John Redhead : First published in Climber-Nov86. Photos JR collection unless stated.

Photos available from JohnRedhead Org

Friday, 17 April 2015

Long Views in the Hills

Cross Fell: Delmar Harmood Banner. "Perhaps the worst viewpoint in England' HG. Image Lakeland Arts Trust.

Ever since a sparkling August dawn in 1930 when two of us, after a night on the summit, saw- unmistakably, on the far northern, western and southern horizons- the mountains of Scotland, Ireland and Wales from the top of Scafell, I have been interested in long mountain views. Many of us have caught glimpses of extremely distant peaks from alpine summits or seen the far Himalayas- almost unbelievably high in the sky- from Indian hill stations, but it is more the inter-visibility of British hills that fascinates me nowadays. How far can we see in the hills on the very clearest days? What are the maximum visual contacts from our highest mountains? Can you see right across England, from sea to sea, from any mountain top?

Towards the end of our appallingly wet Lake District summer I had a letter from a friend reporting "an unbelievable view, from sea to sea" from the scarcely-obvious viewpoint of Nine Standards Rigg above Kirkby Stephen. Perched on this modest two-thousander, close to its line of Dalek-like stone cairns, he was sure he could pick out both the Solway Firth to the north-west and Hartlepool power station on the east coast and, since there are long valleys down which to peer on either side, I'm sure this is perfectly feasible. Indeed, Kipling has a character in Puck of Pook's Hill claiming to have seen both seas from some Pennine height and, if you work it out, you will find that the theoretical maximum distance for inter-visibility between the Rigg and sea-level is something like 65 miles —quite far enough to reach the coast on either side.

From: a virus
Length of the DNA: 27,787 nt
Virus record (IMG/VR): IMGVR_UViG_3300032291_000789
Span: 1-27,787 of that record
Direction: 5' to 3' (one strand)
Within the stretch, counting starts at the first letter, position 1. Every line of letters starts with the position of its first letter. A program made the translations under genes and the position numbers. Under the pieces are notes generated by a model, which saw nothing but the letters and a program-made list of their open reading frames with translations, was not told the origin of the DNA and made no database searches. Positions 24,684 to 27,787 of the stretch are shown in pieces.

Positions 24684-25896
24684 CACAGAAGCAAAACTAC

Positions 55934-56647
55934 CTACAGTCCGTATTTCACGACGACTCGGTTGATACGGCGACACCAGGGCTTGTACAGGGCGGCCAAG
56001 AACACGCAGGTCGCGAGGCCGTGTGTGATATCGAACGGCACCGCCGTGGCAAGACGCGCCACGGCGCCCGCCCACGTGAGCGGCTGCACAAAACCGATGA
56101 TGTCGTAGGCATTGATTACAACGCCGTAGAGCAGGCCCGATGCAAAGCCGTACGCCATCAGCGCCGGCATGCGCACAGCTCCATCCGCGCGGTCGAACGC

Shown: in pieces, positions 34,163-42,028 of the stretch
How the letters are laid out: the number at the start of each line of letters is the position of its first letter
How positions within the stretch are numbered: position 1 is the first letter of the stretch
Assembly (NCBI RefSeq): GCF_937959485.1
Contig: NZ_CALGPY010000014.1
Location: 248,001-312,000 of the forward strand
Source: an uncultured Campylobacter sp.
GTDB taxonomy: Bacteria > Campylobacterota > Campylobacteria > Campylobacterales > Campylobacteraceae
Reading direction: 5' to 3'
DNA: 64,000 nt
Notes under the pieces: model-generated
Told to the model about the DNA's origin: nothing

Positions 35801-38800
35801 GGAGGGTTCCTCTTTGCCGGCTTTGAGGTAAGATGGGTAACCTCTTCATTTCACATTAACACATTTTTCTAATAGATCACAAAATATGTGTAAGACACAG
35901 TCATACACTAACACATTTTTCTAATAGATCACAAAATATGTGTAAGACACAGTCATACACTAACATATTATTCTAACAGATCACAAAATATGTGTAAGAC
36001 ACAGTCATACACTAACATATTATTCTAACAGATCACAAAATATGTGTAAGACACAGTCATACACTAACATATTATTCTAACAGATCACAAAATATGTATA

Further, it should be possible to see the top of any other two-thousander up to 120 miles away from Nine Standards Rigg under perfect conditions — provided there was no obstruction in between, which would be most unlikely. All this is based on purely mathematical calculations — not mine, but more of this later. About one hundred years ago the Ordnance Survey claimed that the summit of Black Combe (1,969 feet) commanded "the most extensive prospect in the kingdom" — a claim probably based on the revelation years earlier by Wordsworth, that from the top might be seen "the amplest range of unobstructed prospect that British ground commands". It has nearly always been raining when I've been on Black Combe but, in perfect weather, the Galloway hills, the mountains of Mourne and Snowdon are said to be visible from the summit. A very old Ward Locke guide of mine quotes "several of the older authorities" for the claim that the southerly view from Black Combe extended to Jack Hill near Hanley in Staffordshire, but when I mentioned this in one of my early books I was told by a reader in those parts that he did not know of any such hill around there?